Pink Lady apples "maintained good performance" in difficult EU markets
Pink Lady saw a slight dip in its apple sales this season, largely due to declining consumption in key EU markets, says Pink Lady Europe.
However, even with the minor drop, the company says Pink Lady "maintained good performance", with 170,000 tons sold (compared to 178,000 tons year-on-year).
What's more, the minor decline - attributed to harsh weather conditions during harvest time - didn’t stop the brand from increasing its market share, demonstrating its rise in popularity and an ongoing desire to prove its CSR commitments, in line with the IMAGINE 2025 strategy, says the company.
Strategic results for Pink Lady
Pink Lady has seen sales growth in three top markets. These include +15% in the Netherlands with over 10,000 tons; +14% in France with 22,250 tons and +9% in the U.K. with more than 33,000 tons.
It also experienced tangible market share gains in the majority of countries, particularly in Ireland, Germany and France. These countries saw rises of 5, 1.5 and 0.8 points respectively.
Thus, the category should begin the next season on a positive note, says Pink Lady Europe.
The company adds that its Pinkids, the Pink Lady apple for children, continued its upward trajectory, up 20% compared to last season. This is mainly due to new product roll-outs in Germany, Spain, and Belgium, it explains.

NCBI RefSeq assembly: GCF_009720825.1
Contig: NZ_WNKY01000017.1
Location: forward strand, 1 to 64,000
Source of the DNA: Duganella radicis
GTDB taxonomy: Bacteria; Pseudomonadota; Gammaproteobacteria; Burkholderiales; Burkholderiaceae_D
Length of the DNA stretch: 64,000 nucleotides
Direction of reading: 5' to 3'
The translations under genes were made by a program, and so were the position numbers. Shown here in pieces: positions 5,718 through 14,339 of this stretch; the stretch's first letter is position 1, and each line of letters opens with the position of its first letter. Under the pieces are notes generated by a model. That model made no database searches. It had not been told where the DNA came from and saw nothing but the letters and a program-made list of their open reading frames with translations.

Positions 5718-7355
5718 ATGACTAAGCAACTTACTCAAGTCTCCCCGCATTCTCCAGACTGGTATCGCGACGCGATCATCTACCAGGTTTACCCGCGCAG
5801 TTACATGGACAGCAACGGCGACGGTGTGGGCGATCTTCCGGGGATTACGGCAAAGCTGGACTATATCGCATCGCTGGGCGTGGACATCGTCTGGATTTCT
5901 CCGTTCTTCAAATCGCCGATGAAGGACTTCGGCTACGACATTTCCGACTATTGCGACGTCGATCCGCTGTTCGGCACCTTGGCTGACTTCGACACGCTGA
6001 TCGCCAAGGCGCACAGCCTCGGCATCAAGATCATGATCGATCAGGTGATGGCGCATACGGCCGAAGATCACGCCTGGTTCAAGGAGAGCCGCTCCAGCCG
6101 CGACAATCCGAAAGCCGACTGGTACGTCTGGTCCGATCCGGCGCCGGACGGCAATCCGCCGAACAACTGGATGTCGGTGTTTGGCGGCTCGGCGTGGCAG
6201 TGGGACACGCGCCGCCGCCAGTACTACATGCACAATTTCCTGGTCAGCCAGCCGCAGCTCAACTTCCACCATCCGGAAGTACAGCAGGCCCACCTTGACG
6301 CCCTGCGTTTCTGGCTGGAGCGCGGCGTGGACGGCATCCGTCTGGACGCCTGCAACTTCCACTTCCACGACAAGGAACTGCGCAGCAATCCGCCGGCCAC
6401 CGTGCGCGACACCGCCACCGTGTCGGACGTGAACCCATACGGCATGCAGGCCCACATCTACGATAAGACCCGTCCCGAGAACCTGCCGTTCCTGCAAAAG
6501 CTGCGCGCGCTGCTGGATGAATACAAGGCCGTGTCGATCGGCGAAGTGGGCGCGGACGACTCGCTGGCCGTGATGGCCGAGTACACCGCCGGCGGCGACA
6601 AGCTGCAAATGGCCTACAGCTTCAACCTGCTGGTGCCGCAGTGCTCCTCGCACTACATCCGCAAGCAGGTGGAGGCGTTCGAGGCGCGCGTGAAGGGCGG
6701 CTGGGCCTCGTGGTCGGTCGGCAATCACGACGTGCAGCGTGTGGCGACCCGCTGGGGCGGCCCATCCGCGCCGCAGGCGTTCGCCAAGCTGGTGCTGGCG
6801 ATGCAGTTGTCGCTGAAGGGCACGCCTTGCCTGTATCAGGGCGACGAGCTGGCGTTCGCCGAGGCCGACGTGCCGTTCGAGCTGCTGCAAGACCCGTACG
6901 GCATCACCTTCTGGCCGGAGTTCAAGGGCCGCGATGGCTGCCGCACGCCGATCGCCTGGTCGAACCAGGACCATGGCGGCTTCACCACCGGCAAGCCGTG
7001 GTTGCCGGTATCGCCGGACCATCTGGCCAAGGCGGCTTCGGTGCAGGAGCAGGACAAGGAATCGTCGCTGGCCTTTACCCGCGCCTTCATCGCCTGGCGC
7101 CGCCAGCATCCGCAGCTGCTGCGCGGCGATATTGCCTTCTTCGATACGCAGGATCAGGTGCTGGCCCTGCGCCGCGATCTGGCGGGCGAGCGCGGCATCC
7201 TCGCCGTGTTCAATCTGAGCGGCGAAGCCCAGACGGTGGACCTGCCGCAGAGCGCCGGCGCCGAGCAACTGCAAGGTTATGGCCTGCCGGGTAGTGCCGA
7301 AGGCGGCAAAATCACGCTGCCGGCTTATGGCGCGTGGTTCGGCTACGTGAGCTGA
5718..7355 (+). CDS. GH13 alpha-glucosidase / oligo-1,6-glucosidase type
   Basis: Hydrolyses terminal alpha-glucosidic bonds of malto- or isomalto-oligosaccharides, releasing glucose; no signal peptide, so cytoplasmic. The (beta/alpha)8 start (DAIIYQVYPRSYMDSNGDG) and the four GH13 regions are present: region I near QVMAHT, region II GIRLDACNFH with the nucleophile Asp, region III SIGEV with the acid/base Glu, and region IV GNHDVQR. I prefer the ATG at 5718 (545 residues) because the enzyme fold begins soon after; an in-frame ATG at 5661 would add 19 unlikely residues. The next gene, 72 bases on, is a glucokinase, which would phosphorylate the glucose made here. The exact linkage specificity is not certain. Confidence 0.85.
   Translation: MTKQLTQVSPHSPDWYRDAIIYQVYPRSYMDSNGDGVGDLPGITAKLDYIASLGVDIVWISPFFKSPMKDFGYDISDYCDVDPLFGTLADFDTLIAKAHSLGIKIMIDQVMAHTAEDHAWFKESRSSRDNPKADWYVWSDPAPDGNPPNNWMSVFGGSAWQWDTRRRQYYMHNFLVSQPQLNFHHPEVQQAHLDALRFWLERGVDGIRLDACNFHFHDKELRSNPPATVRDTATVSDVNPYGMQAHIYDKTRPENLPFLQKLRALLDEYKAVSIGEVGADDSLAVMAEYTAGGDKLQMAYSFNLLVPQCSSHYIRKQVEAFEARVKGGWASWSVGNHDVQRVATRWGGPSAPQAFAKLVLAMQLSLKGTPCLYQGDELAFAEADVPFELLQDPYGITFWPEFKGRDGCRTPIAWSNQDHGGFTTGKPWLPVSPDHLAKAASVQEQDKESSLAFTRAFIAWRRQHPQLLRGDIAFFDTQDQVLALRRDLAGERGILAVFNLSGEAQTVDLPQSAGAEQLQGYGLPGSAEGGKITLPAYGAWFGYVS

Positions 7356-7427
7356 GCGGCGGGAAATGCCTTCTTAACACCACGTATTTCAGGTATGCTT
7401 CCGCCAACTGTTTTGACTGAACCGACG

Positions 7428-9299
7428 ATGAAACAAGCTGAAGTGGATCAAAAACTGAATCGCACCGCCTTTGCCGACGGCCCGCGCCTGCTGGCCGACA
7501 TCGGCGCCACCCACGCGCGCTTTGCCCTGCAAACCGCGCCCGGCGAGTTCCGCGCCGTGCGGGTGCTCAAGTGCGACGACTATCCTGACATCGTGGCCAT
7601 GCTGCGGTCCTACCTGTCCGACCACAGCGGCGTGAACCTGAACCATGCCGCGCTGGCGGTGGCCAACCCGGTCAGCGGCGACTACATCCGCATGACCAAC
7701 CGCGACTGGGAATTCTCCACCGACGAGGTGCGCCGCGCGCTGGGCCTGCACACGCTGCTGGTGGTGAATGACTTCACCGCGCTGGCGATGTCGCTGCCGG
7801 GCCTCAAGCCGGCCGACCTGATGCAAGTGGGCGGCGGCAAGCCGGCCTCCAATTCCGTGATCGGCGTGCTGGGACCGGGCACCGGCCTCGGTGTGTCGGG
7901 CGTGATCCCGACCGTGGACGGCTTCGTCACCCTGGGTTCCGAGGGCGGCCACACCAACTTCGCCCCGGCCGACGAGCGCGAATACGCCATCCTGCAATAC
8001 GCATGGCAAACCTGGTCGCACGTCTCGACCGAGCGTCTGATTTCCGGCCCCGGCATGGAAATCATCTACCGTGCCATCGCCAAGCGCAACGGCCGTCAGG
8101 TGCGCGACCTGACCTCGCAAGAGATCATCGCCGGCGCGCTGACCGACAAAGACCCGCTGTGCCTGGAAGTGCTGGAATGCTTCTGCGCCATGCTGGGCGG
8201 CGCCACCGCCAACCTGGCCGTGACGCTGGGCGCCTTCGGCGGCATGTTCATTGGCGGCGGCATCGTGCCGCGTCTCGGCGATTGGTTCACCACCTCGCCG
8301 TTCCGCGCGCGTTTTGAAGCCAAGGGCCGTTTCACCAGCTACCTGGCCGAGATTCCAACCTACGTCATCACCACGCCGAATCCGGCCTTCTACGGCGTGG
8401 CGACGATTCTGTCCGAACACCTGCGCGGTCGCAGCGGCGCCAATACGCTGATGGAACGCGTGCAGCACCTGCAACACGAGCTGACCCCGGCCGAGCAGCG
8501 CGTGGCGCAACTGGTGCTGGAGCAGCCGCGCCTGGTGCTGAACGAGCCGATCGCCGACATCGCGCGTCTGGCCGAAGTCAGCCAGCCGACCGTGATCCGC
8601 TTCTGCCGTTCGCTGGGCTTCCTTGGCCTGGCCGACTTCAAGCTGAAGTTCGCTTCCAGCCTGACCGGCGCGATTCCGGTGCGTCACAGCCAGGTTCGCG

Continued brand success
Pink Lady has seen its reputation continue to grow in all markets since 2016 (date of the last survey).
Indeed, 7 of the 10 countries surveyed had scores in excess of 80% for recognition of the brand's popularity. Belgium stood at 81%, Ireland at 92% and Denmark at 89%.
Encouraging results have also emerged in terms of the marketing and communications strategy used over the last three years, which was designed to give greater visibility to the brand’s CSR commitments, strengthen its digital presence and adapt deployment to local markets in order to reinforce proximity with consumers.
In recent years, the Pink Lady Europe association notes it has committed to a strategy of corporate responsibility and progress.
It points out that it has taken a number of steps forward this season toward these aims.
For example, it has rolled-out Bee Pink, an awareness program for the protection of bees in Spain and Italy and for further studies into bee pollination in the wild.
Another move was its the launch of an ambitious new policy. This policy supports the development of new techniques and technologies (smart pomiculture).
A third - of many more - is the reinforcement of the Pink Lady Talents, We Are Pink and Pink Lady Day initiatives, which are designed to boost the sharing of best practices throughout the sector, promote them and reward the involvement of the company's internal stakeholders.